Inside The Life Of A Precision Ag Consultant In Brazil

Brazilian Agriculture

For large farms that are common in Mato Grasso, Brazil, it is necessary to have precision ag professionals to manage data, says consultant Maurício Nicocelli Netto.

Editor’s note: Maurício Nicocelli Netto is a Precision Ag Consultant in Brazil. While he has witnessed a lot of growth in the precision ag market in his country in the past decade, there still has been many challenges with its adoption. In the article below from sister website, Mauricio shares some of his career highlights, and provides insight into how the precision ag industry is evolving in Brazil.


From the time I graduated from the Federal University of São Carlos in 2009 with a degree in Agronomy, I always had a dream of working in the central west and northeastern part of Brazil, where we have large farms producing soy, corn and cotton. After graduation, I began my career in monitoring pests and diseases in soy and cotton on a farm in western Bahia.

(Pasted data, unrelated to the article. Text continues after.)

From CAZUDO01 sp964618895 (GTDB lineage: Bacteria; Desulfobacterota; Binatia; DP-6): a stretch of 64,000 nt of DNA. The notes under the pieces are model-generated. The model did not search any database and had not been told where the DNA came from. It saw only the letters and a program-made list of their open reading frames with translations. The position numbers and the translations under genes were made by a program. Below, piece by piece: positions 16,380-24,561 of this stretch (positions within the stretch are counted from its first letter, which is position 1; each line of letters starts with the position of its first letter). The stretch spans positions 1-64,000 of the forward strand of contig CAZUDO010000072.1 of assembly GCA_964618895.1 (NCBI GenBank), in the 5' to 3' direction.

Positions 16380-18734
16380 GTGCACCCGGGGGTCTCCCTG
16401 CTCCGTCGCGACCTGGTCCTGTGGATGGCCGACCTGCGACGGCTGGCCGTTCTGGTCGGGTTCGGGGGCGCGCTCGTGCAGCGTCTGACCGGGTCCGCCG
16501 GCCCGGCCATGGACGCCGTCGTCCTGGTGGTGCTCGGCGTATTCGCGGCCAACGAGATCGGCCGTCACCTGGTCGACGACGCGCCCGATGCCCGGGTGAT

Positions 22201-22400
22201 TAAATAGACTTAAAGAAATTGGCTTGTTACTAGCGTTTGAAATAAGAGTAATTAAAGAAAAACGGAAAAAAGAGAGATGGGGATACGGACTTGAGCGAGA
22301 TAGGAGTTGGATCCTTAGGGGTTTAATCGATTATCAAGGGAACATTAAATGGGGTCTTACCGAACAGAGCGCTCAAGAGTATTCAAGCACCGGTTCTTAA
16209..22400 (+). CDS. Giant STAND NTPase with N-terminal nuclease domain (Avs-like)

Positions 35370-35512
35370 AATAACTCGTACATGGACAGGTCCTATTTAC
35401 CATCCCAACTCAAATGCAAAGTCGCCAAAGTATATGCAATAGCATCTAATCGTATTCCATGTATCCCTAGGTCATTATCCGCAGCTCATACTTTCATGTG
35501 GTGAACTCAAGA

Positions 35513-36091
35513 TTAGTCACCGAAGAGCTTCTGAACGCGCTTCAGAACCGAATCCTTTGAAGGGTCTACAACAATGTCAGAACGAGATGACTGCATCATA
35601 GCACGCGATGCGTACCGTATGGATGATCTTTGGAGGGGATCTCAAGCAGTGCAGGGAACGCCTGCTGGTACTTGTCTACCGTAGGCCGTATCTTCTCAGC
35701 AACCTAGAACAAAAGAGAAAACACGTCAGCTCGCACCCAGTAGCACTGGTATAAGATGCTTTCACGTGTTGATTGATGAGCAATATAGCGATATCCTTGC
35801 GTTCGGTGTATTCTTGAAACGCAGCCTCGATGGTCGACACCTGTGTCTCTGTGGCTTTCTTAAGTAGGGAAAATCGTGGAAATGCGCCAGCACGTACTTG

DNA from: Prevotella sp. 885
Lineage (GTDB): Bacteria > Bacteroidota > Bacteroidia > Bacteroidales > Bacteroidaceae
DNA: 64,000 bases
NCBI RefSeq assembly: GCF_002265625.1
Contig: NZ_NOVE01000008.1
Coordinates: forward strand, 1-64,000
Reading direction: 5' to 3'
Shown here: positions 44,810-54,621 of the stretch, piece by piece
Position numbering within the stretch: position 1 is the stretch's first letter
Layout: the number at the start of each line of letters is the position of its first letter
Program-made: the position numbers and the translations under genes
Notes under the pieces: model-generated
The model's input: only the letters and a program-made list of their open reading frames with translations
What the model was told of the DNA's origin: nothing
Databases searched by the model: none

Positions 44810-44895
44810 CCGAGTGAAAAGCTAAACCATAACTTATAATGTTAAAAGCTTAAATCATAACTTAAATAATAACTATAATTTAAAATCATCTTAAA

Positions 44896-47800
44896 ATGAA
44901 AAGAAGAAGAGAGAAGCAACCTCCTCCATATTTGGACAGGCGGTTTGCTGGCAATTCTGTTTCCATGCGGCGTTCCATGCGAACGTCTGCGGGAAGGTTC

As time went by, I became a Technology Manager for Fazenda São Francisco. where I was responsible for the precision farming project that included 50,000 acres. In 2010, we collected soil samples in 6-, 12- and 20-acre grids. We also collected harvest maps from 13 John Deere STS 9750 combines and six Case IH Module Express 635 cotton harvesters, and took daily land application maps of 10 John Deere 4730 sprayers and two Air Tractor 502B airplanes. I was also responsible for fertilizer recommendations, which included variable rate application of limestone and phosphorus.

From 2010 to 2012, I saw great growth of precision agricultural companies in Brazil, where many farmers were encouraged to invest in this type of technology. However, over those years we experienced several challenges in precision ag, such as high variation in laboratory results of soil samples and unqualified people to work with the precision ag equipment. There has also been non-measurable, climatic factors that made data analysis difficult, such as a three-year drought in some regions of Brazil. I also noticed that only the best companies survived the precision agriculture market.

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